Preparedness Principles is designed to help us understand how to implement a sensible plan of approach to the unpredictable nature of life.
To be honest, the biggest mistake I made with this book was to sit down and attempt to read it straight through all at once. I found myself overwhelmed and discouraged in less time than I could say, “The monsoons just knocked the power out again!” (“Monsoons” are what we call our Arizona summer thunderstorms.) Unless you are already deeply involved with food storage, this is a book best read and incorporated in small bites. Don’t try to read it like a novel. Use it as a resource, which is exactly what it is!
Some of the suggestions will be beyond your immediate means to implement. That’s okay. One of my favorite quotes in the book is: “Preparedness is not an all-or-nothing thing. Something is much better than nothing, even if the something is just a little bit of something.” In other words, if assembling a year’s supply of food is overwhelming, then start with something smaller. Two weeks worth of food. A month’s worth. Three months’ worth.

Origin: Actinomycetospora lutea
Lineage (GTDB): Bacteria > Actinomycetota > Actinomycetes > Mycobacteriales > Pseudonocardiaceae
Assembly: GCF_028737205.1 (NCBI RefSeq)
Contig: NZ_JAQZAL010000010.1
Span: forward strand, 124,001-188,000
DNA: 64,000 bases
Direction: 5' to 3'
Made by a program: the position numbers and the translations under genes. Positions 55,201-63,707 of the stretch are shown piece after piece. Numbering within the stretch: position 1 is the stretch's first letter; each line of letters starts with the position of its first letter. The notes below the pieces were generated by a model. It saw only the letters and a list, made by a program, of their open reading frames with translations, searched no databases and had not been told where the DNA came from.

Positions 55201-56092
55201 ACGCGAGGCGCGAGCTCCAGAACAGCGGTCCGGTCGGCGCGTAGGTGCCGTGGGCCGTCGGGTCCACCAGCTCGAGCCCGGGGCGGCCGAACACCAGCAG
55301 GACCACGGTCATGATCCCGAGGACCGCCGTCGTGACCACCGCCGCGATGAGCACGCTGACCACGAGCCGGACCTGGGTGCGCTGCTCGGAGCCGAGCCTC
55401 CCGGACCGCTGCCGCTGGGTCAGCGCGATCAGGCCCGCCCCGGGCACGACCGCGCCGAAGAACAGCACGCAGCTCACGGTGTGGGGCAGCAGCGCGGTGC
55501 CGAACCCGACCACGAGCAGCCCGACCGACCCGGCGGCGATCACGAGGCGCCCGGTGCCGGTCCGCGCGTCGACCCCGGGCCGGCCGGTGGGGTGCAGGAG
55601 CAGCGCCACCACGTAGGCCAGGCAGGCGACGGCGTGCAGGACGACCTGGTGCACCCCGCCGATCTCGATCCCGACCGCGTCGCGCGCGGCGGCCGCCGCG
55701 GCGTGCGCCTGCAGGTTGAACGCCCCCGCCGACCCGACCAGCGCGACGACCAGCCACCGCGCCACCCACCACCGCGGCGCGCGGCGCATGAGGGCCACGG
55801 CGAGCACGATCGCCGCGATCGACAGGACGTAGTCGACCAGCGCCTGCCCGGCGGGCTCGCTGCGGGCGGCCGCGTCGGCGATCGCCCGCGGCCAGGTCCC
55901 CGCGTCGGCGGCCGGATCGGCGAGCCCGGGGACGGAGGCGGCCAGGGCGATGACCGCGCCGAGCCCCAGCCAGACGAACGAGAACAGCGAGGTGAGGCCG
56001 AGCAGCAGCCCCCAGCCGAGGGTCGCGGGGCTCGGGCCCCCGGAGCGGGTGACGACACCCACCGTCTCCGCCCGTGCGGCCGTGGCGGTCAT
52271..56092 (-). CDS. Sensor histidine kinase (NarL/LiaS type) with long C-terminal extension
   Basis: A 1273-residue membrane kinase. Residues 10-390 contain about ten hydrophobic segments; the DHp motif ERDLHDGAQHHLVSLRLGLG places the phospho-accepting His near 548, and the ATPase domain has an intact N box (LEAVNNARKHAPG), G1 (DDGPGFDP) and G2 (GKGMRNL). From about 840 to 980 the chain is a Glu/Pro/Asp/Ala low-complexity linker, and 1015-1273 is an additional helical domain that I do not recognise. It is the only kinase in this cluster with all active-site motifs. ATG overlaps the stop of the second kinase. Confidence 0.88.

One of my favorite sections of this book was the suggestion of building “mini-pantries” spread throughout your house, rather than throwing in the towel with the exclamation, “But I don’t have any room to store anything!” As Salsbury points out, a few fruit bottles stashed in the linen closet, a few cans of food under the bed, will eventually add up.
Another chapter that intrigued me had to do with indoor mini-gardens. Now, I can kill just about any plant you can throw at me, but I remember one summer when my green-thumbed dad grew the most delicious baby carrots in our backyard. I’ve often thought longingly of those carrots, but I’m not an outdoor gardener. Too many weeds, too many bugs. It never occurred to me that I might actually be able to grow small carrots right inside my house—weed and bug free! That’s an idea I might actually try, just to taste those baby carrots again! (Salsbury describes many more vegetables you can grow inside your house, but carrots will definitely be my first choice!)